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March 16, 2020


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Definitely true about teachers. For symmetry, I feel the need to add that the bad ones also have long-lasting effects.

[Pauses to consider a long litany of names and faces and voices, declines to name them.]

I don't think I ever had a really inspiring and amazing math teacher, although I had some *competent* ones that now stand out in my memory simply because they got the job done with little fuss. It was my high school chemistry teacher, and a biology teacher whose class I didn't take, who bent me on the path towards science and engineering from sheer excitement for it. There were a few really good professors in my chemical engineering undergraduate department, whom I remember with some fondness; it was a fairly small department, and they knew us by name. I should probably mention my late PhD thesis advisor, from whom I learned quite a lot, but like all of his students I have a complicated emotional relationship with my memories of him, so I'll just leave that there.

I think these days, as I am home with kids, the teacher whose influence affects my life most deeply in a positive way is my high school French teacher, who was of the no-fuss type, dryly humorous, and almost scarily competent. I thought of her a lot as I worked on learning other languages by myself years later, and ultimately that gave me a ton of confidence to self-teach other things.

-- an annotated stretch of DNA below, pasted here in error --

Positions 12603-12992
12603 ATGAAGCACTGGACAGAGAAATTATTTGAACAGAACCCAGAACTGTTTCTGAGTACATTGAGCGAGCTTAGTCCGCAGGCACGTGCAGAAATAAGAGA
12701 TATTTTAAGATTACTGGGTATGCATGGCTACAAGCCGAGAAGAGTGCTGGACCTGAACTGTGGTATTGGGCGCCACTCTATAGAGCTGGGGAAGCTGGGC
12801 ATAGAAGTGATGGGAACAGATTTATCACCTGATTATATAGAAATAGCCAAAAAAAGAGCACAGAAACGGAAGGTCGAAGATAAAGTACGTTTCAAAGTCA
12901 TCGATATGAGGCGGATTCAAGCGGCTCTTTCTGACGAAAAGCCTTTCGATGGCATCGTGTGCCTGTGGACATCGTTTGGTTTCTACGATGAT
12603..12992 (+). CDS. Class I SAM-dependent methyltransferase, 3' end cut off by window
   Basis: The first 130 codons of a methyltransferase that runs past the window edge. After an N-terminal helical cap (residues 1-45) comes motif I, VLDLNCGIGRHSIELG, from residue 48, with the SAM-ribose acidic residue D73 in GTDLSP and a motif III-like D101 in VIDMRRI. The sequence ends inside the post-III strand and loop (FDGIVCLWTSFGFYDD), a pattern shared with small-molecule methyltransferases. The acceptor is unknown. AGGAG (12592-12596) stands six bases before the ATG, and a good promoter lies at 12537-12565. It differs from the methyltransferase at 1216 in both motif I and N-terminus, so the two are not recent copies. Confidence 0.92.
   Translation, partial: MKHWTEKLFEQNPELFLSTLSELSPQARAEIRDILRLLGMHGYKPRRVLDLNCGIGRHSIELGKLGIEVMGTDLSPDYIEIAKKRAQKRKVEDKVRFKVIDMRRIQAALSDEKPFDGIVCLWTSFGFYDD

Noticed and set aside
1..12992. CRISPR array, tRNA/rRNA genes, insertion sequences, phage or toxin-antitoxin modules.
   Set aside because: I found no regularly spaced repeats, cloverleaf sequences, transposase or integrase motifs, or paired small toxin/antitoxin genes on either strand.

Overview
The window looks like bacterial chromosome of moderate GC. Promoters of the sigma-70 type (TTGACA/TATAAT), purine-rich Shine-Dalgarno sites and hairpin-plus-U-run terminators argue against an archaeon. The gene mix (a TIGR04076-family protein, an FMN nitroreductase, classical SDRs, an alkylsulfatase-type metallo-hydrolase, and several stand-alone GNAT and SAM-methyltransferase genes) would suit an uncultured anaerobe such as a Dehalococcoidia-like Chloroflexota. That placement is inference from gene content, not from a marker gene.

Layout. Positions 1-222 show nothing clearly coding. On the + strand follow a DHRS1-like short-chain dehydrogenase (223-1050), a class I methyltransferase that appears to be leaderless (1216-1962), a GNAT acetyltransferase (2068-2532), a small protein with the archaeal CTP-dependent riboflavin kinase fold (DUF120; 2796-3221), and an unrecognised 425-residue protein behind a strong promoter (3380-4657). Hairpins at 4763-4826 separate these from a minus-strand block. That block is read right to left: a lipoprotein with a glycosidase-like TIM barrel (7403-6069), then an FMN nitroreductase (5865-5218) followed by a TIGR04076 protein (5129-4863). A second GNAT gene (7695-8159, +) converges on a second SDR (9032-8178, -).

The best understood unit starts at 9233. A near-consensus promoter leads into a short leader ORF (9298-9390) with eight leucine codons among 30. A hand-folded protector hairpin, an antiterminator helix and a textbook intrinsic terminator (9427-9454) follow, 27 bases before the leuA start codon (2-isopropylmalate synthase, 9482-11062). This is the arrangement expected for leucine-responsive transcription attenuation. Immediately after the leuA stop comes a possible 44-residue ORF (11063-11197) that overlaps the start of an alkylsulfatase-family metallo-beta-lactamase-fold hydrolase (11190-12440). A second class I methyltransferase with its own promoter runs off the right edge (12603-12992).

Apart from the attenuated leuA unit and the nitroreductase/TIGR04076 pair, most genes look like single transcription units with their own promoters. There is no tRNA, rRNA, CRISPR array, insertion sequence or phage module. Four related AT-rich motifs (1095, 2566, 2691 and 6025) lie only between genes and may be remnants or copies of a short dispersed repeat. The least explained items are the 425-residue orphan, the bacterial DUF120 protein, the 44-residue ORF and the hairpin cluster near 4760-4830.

I got to have a lovely reprisal with my 7th grade math teacher, who turned into my math team coach for grades 7-12. This was the teacher I TAed for, whose room I sat in during lunch. He was a huge part of my middle and high school years.

Two years ago, I found out he was teaching the geometry component of the accelerated math program at the U of MN that my oldest son attends. In what turned out to be his last year before retiring and moving out of state, he taught my son. That also meant that I had heads up on his retirement and another math team alum and I arranged to bring back team members from the past 25 years together to surprise him at his last meet. We had people flying in for this and now we're all in contact again. I can't be more grateful for all he did for me.

It's amazing what turns out to be most important, and how often we don't see it at the time.
One of my deepest regrets is not having contacted one of the teachers that made such a big difference to me to thank her properly before she died.

A German professor of all things, though I don't speak German now. But she taught me such a lot about confidence and intellectual self knowledge.

And that's a great full circle story with UMTYMP, Amy.

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